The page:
To be sure, all women with endometriosis suffer from poor care, regardless of race/ethnicity, or class, but lower income women and women of color face the most pronounced economic barriers to health. Many health plans will not cover pre-existing conditions or deep excision surgery, which is considered gold standard treatment of endometriosis, but only practiced by a handful of surgeons.
We have the opportunity to proactively break this trajectory seen in so many other diseases, like breast cancer, by integrating the concerns of low-income women and women of color from the start.
We can look to other health movements for inspiration. As told in the documentary film How to Survive a Plague, early AIDS activists fought pharmaceutical companies to gain access to life-saving medicines—and won. Their struggle shows how a committed group of people can organize and strategically tell their stories to break down access barriers for all people. We can use our stories so all women have the opportunity to make courageous health decisions, not just those who can afford it. In the process, we can expand the scope beyond traditional reproductive health issues to include “invisible” illnesses like endometriosis.
In a popular culture that often frames women’s bodies as either sex symbols or babymakers, Jolie claims the independent worth of her own body–and inspires us to do the same. As many brave women have learned before us, we can all be heroes of our own stories.
J. Gupta is a health professional at a leading academic health center. As an indicator of the misconceptions surrounding endometriosis, she has opted not to publish this article under her full name.
Sindhura Kodali, a graduate of the Harvard School of Public Health (MPH) and a 4th year medical student at the University of Michigan, contributed to this article.
For more information about endometriosis, visit Endometriosis Foundation of America atwww.endofound.org and Endometriosis Research Center at www.endocenter.org. See a portion of Saturday’s discussion about disparities in women’s health below.
Monday, May 20th, 2013 |
The Class of 2013 is facing staggering student debt, a tough job market, and the reality of Washington gridlock – and yet we remain optimistic about the future? Why? I presented a portrait of the Millennial generation on MSNBC’s Melissa-Harry Perry Show on graduation weekend:
Sunday, May 19th, 2013 |
Eighty-two year-old Piara Singh turned to walk home from his gurdwara (Sikh house of worship) in Fresno as he had done every morning for five years. But this day was different. He never made it home. He was assaulted from behind and brutally beaten with a steel rod, leaving him with multiple lacerations, broken ribs and a punctured lung.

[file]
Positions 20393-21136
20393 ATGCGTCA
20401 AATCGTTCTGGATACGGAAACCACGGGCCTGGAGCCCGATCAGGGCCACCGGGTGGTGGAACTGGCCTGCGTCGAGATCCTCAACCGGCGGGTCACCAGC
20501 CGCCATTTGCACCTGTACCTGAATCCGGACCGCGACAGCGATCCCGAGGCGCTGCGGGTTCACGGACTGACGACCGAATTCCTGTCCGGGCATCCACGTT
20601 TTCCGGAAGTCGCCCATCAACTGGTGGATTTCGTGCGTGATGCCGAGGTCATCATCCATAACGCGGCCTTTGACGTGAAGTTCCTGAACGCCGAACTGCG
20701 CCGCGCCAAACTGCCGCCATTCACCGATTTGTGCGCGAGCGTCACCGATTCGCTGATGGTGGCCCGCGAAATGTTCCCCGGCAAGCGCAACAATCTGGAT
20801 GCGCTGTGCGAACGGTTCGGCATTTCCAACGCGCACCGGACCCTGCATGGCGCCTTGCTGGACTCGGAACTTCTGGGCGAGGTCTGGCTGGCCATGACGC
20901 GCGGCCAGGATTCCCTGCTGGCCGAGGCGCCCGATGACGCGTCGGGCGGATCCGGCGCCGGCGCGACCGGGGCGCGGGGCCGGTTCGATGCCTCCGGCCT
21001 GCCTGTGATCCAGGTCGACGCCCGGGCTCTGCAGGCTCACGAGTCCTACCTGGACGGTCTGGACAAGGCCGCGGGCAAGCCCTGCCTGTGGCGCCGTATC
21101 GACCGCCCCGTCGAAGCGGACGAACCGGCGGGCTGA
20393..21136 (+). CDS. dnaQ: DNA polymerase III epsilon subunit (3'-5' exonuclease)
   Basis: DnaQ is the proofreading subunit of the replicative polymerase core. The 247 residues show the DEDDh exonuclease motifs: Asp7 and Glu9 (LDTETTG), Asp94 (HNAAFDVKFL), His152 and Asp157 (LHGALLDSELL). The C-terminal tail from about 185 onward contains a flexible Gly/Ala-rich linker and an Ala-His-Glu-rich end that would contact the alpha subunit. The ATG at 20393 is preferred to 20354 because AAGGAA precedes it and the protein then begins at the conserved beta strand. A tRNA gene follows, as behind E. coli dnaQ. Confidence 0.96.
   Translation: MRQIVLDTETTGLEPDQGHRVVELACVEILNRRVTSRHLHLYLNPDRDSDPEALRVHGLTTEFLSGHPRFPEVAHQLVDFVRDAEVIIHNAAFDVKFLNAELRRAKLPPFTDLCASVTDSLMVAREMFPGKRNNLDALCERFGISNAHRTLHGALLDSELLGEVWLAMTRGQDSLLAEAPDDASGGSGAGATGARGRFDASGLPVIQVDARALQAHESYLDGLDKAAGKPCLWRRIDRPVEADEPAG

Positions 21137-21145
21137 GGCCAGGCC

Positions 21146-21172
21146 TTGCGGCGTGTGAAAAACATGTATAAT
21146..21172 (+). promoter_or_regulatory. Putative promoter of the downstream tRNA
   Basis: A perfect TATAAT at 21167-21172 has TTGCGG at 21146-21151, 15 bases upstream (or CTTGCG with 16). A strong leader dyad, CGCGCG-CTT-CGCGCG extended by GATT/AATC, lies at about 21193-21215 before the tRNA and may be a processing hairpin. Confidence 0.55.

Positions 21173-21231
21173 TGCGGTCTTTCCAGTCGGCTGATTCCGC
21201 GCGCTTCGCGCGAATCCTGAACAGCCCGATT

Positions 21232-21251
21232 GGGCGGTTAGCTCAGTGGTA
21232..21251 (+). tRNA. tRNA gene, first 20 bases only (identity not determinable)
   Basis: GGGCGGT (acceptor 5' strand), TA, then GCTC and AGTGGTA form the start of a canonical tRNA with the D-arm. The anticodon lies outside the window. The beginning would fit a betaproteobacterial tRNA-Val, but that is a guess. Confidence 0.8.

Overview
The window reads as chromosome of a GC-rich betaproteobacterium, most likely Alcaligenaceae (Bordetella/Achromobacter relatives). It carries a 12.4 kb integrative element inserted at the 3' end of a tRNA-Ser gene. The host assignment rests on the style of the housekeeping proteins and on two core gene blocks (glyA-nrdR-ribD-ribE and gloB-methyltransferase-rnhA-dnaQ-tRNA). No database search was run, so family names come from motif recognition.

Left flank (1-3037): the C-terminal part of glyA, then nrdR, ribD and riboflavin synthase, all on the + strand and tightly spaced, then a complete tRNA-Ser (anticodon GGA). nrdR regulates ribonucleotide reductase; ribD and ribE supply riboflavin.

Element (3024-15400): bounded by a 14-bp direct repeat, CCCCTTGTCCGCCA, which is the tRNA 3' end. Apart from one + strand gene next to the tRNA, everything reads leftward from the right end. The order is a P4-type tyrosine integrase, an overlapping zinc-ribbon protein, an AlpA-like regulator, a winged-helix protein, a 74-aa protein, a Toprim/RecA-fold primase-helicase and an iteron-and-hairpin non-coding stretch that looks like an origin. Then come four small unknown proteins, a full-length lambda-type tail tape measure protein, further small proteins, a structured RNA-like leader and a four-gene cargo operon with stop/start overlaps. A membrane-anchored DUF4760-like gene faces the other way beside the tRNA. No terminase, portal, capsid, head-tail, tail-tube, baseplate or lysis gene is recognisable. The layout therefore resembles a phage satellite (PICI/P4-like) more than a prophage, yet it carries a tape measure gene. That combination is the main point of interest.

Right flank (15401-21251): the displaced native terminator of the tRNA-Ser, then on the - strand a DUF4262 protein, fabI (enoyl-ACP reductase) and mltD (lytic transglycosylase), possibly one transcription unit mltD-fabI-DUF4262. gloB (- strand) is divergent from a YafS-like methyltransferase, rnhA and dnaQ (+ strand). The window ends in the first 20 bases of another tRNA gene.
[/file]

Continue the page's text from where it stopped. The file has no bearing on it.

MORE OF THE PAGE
This happened in my hometown this month. I was heartbroken when I heard the news. Piara Singh could have been my grandfather.
While local police are calling the assault of Piara Singh a hate crime, the FBI does not currently keep track of hate crimes specifically against Sikh Americans, as it does for many other religious and racial groups. How will Piara Singh be counted? How can we respond effectively to a problem we aren’t measuring?
Now is our chance to change this for good. The FBI has a meeting scheduled June 5th to decide whether or not to count hate crimes against Sikh Americans. Please sign our petition to make sure they do the right thing.
When you sign this petition, you’re standing with all Sikh Americans who have been targets of hate, including Harpreet Saini, an 18-year-old boy who lost his mother in the mass shooting in Oak Creek, WI last year.
After the murders in Oak Creek, I accompanied Harpreet to Washington, DC, where he became the first Sikh to testify before the Senate in a historic congressional hearing on combating hate in America. Harpreet asked for an end to violence — against all people. He also asked the government to give his mother at least the dignity of being counted.
Because of Harpreet and the many of you who stood in solidarity after Oak Creek, the FBI is meeting June 5-6 to consider whether to add Sikh to the list of categories on Form 1-699, the Hate Crime Incident Report. We are proud to follow the leadership of the Sikh Coalition on this monumental effort. We are also grateful for our partners at the Sikh American Legal Defense Fund (SALDEF) and South Asian Americans Leading Together (SAALT).
Now we need to make sure the FBI does the right thing. Altogether, we have already sent the FBI more than 4,000 signatures. Will you help us in a final push this week?